Oakland left-hander Brett Anderson started a live, professional baseball game on Saturday for the first time since undergoing Tommy John reconstructive elbow surgery last July. It didn’t go too well, but the results are less of a concern right now than the fact that he’s healthy and making steady progress.
According to Jane Lee of MLB.com, Anderson allowed two runs on four hits over two innings of work at High-A Stockton. He hit a batter and didn’t get a strikeout while throwing 15 of his 35 pitches for balls.
Anderson will likely make two or three more rehab starts in High-A before moving on to the Double-A or Triple-A level. If all goes smoothly, he could be back in the Athletics’ starting rotation by the end of August.
The 24-year-old southpaw owns a 3.66 career ERA and 1.27 career WHIP in 62 major league starts.
The Orioles singlehandedly kept the rumor mill churning this weekend. MLB Network’s Jon Morosi reports that the club is interested in making a play for free agent right-hander Lance Lynn, adding him to a list of potential candidates that also includes free agent righty Alex Cobb. The two are expected to command similar contracts in free agency, but Morosi notes that the Orioles may prefer Cobb based on his familiarity with the AL East.
Lynn, 30, is two years removed from Tommy John surgery on his right elbow. Despite missing the 2016 season, he bounced back with a respectable 11-8 record in 33 starts and complemented his efforts with a 3.43 ERA, 3.8 BB/9 and 7.4 SO/9 over 186 1/3 innings for the 2017 Cardinals. He lost several days with a blister on his pitching hand in early September, but managed to avoid any major injuries and can reasonably be expected to shoulder another heavy workload in 2018.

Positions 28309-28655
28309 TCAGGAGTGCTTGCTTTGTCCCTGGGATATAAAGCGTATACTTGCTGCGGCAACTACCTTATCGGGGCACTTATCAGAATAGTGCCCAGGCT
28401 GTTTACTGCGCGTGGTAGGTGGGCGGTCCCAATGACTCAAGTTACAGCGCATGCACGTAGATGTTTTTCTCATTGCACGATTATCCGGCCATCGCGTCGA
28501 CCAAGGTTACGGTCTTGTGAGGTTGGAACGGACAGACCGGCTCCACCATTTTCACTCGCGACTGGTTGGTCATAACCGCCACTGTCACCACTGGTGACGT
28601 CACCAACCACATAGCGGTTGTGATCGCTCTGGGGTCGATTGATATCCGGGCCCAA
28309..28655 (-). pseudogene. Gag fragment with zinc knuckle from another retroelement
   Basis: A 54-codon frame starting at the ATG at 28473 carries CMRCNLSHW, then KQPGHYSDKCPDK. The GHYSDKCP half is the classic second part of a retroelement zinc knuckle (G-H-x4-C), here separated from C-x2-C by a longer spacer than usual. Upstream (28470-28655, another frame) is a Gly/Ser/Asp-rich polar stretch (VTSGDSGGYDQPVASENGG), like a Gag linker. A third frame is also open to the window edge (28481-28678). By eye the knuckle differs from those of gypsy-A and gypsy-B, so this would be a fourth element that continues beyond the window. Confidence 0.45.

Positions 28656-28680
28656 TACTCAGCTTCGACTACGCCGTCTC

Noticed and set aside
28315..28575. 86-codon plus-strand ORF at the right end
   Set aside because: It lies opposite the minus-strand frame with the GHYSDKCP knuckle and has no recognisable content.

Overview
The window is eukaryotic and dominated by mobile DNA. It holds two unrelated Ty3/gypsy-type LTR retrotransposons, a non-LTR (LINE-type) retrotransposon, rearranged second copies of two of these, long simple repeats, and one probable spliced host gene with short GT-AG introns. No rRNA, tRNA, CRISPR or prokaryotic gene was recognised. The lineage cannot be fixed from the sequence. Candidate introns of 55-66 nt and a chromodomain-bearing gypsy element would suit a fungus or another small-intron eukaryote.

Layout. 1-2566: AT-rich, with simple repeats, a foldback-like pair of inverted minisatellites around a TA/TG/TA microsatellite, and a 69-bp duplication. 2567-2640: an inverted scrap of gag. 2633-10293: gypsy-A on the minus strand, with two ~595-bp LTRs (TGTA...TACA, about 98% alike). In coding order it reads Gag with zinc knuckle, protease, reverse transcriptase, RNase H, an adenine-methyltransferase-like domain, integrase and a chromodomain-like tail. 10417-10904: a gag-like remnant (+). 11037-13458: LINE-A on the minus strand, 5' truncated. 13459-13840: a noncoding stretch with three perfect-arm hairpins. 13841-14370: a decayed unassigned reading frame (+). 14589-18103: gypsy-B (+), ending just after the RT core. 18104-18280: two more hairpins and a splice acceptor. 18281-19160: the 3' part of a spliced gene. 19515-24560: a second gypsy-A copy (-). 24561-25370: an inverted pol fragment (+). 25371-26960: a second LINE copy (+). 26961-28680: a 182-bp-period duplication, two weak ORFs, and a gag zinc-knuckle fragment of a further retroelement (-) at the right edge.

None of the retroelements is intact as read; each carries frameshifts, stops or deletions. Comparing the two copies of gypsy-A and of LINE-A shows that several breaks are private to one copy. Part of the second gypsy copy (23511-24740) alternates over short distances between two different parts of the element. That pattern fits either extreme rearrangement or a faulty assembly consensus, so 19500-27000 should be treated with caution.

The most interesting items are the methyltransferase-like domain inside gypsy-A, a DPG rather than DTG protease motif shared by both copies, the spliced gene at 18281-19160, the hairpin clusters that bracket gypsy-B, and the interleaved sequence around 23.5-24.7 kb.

Lynn may not be the Orioles’ first choice to beef up their starting rotation, but there’s no doubt that he’ll be in high demand as one of very few viable starters on the market this winter. The veteran righty rejected his one-year, $17.4 million qualifying offer from the Cardinals on Thursday and will likely be seeking a multi-year contract, one that Derrick Goold of the St. Louis Post-Dispatch estimates around five years and $100+ million. If the Orioles are willing to bite that bullet, they’ll still need to compensate the Cardinals with their third pick in next year’s draft.